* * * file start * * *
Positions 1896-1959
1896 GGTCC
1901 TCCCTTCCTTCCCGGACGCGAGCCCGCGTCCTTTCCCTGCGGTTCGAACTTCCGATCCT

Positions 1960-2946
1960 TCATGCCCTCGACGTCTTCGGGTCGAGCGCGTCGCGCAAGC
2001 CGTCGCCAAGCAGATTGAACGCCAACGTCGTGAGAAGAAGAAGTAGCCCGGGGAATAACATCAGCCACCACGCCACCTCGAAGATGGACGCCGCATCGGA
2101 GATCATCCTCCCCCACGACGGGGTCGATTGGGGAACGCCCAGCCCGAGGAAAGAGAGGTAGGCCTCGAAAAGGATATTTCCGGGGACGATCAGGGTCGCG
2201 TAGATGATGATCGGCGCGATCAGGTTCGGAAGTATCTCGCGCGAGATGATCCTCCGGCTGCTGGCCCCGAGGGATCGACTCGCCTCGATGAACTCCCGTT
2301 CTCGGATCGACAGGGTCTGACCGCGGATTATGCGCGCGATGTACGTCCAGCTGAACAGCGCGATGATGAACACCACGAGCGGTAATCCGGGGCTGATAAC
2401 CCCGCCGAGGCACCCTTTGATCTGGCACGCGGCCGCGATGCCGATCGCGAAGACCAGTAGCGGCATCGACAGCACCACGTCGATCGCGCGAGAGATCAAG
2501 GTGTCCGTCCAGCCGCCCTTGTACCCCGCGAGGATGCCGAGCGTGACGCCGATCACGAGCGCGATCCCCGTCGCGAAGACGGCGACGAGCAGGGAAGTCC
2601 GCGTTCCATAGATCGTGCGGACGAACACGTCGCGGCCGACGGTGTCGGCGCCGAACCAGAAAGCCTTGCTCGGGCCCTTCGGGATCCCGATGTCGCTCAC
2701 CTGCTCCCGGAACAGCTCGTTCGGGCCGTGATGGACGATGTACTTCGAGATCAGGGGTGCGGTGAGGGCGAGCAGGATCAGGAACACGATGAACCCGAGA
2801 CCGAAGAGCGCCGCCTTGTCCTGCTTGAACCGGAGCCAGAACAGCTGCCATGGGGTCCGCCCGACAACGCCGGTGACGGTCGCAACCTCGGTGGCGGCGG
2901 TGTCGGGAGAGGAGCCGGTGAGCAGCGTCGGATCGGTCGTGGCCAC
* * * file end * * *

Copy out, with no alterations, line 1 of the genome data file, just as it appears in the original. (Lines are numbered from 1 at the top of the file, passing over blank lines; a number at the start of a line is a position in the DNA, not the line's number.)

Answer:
Positions 1896-1959